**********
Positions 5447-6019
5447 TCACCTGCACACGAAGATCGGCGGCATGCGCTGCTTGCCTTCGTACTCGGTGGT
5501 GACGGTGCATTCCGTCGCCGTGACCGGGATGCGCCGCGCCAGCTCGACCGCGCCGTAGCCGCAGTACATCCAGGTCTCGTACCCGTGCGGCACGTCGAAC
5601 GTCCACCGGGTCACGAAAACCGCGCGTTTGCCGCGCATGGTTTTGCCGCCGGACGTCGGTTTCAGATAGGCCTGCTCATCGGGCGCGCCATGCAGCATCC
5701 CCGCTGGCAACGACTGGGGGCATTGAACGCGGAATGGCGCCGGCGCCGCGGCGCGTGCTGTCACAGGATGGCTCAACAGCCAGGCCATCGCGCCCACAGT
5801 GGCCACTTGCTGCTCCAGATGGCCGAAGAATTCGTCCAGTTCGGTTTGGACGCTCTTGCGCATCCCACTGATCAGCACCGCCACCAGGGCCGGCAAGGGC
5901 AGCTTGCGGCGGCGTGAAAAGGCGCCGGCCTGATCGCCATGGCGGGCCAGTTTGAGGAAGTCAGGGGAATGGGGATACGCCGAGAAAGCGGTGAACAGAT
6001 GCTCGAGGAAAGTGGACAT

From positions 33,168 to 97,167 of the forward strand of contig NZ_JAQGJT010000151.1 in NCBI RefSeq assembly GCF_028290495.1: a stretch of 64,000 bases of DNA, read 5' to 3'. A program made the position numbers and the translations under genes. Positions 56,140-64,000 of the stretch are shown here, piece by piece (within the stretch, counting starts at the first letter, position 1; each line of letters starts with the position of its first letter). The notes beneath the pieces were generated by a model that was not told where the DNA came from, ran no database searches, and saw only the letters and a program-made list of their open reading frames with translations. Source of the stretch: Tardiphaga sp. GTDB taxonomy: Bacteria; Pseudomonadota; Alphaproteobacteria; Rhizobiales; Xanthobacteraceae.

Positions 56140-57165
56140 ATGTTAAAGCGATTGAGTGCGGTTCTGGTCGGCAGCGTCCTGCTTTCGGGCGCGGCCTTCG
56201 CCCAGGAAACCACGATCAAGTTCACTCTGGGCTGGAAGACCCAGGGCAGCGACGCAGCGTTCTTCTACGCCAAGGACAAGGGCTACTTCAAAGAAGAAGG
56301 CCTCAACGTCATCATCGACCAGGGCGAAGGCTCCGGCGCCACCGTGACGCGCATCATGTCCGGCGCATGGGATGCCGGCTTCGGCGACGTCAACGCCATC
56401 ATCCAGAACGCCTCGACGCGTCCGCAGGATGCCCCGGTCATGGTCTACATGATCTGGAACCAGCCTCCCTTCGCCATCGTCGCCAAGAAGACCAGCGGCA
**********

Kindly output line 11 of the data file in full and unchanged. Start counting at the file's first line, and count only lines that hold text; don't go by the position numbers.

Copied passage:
56140 ATGTTAAAGCGATTGAGTGCGGTTCTGGTCGGCAGCGTCCTGCTTTCGGGCGCGGCCTTCG